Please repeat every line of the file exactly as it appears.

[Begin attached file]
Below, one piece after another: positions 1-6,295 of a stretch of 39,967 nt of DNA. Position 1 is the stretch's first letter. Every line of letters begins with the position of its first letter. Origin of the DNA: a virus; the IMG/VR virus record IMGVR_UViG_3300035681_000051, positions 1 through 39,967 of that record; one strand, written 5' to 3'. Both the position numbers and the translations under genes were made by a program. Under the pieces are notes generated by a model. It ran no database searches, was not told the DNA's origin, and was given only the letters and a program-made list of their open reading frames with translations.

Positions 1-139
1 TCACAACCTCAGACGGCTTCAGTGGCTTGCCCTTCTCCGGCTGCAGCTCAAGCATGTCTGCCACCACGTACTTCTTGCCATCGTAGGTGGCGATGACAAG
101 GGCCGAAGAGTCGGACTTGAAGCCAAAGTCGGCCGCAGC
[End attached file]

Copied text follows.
Below, one piece after another: positions 1-6,295 of a stretch of 39,967 nt of DNA. Position 1 is the stretch's first letter. Every line of letters begins with the position of its first letter. Origin of the DNA: a virus; the IMG/VR virus record IMGVR_UViG_3300035681_000051, positions 1 through 39,967 of that record; one strand, written 5' to 3'. Both the position numbers and the translations under genes were made by a program. Under the pieces are notes generated by a model. It ran no database searches, was not told the DNA's origin, and was given only the letters and a program-made list of their open reading frames with translations.

Positions 1-139
1 TCACAACCTCAGACGGCTTCAGTGGCTTGCCCTTCTCCGGCTGCAGCTCAAGCATGTCTGCCACCACGTACTTCTTGCCATCGTAGGTGGCGATGACAAG
101 GGCCGAAGAGTCGGACTTGAAGCCAAAGTCGGCCGCAGC